Labor and animal rights activists joined hands to fight a proposal that would leave cats and dogs home alone overnight at L.A. city shelters.
The proposal to end overnight supervision by animal care technicians was much-needed in the face of budget woes, said Los Angeles Animal Services general manager Brenda Barnett. But then she backed off in the face of opposition:
Barnett proposed killing the overnight shifts — citing other cities that do so — to save much-needed cash.
But she withdrew the idea until she could weigh public input from a town hall meeting coming up on Monday.
That might not be needed:
The Service Employees International Union Local 721 says City Council members Paul Koretz and Richard Alarcon have pledged to try to come up with the funding to hire 16 animal care technicians.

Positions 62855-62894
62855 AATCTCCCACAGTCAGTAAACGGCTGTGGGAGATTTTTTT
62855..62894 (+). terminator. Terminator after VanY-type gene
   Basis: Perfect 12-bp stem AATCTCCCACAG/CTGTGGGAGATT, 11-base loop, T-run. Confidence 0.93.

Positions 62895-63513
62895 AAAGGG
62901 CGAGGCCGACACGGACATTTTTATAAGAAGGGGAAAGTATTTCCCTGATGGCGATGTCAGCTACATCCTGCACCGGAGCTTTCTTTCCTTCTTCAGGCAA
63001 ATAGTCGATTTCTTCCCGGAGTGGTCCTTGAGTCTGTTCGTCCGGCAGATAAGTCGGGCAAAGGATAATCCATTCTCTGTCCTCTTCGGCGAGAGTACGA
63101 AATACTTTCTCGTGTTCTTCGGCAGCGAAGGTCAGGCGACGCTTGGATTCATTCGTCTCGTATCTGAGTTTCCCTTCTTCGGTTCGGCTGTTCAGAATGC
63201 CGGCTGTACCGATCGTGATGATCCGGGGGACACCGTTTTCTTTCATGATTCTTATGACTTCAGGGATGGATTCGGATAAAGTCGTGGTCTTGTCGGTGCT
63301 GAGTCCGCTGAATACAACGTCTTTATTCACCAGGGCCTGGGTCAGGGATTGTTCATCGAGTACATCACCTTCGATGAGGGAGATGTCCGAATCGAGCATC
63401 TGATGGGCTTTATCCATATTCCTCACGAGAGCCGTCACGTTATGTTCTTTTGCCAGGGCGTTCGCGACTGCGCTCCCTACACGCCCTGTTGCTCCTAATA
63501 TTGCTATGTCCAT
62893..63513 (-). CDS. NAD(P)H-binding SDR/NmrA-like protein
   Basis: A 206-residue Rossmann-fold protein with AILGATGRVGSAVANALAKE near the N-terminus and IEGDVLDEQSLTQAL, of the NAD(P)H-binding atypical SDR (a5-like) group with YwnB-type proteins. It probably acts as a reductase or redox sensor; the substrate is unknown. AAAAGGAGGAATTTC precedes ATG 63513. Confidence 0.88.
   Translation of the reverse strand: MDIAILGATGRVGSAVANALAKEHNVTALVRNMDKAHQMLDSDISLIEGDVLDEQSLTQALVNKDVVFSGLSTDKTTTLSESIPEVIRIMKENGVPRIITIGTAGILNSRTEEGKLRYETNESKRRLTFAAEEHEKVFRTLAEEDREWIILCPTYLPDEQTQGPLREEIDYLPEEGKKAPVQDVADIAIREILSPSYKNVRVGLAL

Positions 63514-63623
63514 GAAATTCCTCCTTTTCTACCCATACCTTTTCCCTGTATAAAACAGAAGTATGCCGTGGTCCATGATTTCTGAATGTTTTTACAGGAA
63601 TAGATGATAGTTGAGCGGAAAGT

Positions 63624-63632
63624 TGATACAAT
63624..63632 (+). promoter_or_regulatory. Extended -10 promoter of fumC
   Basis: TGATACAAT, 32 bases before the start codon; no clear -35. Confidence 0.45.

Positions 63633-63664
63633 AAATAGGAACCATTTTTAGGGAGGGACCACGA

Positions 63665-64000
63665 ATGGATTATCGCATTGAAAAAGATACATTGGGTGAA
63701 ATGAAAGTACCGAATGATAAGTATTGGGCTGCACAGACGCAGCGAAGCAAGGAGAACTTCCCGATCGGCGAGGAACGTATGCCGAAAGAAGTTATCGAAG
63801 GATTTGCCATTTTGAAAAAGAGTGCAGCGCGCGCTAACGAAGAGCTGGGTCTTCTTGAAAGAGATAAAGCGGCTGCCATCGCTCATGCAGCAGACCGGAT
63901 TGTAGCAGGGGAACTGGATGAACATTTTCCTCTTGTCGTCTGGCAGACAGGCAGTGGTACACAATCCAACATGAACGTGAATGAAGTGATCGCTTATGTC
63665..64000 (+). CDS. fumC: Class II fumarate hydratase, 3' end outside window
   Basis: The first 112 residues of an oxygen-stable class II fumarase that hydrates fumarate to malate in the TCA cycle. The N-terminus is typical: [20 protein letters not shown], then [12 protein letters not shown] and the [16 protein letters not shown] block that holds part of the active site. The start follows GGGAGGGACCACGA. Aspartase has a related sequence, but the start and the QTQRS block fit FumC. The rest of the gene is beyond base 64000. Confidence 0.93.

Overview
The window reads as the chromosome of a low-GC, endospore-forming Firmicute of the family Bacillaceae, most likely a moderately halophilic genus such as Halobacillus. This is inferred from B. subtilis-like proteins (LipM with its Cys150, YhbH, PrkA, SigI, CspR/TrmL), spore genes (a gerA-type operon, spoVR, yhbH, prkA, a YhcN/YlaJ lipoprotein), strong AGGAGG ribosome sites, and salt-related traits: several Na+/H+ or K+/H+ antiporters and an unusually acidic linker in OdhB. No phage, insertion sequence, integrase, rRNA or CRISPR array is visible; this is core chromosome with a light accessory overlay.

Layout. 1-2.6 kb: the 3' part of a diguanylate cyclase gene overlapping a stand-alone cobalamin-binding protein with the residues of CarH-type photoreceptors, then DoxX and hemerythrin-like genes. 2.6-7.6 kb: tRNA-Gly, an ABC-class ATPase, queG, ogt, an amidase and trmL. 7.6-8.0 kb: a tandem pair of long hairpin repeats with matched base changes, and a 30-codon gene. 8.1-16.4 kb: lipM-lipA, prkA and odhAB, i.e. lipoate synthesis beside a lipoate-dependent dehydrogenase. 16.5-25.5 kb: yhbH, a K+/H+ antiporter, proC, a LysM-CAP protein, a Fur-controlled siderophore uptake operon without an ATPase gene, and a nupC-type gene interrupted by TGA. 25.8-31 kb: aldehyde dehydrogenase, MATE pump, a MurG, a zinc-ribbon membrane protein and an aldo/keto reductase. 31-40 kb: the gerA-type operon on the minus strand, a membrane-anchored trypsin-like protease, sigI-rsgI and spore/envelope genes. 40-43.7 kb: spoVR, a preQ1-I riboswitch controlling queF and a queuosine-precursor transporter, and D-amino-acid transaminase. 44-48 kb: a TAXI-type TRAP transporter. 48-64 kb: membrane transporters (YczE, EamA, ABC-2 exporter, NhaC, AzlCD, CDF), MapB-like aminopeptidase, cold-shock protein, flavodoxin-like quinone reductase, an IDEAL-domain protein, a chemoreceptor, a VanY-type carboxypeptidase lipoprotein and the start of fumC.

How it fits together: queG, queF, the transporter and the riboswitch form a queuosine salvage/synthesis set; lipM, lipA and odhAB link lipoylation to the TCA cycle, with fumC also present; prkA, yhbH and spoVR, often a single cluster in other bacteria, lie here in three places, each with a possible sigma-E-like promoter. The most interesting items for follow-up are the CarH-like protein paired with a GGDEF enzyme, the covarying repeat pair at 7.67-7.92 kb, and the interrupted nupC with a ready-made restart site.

That would apparently do the trick as far as overnight staffing goes. The motion is expected to come before the council as soon as this week.
LA City animal shelter worker Jacob Miller:
This will be a major victory for L.A. residents and homeless animals. And the close partnership of animal shelter workers and the rescue community made it happen. We know better than anyone what's needed at city shelters — it all comes down to caring for the animals. We encourage the City Council to embrace this plan. It would keep our city's homeless animals safe and also increase public services.
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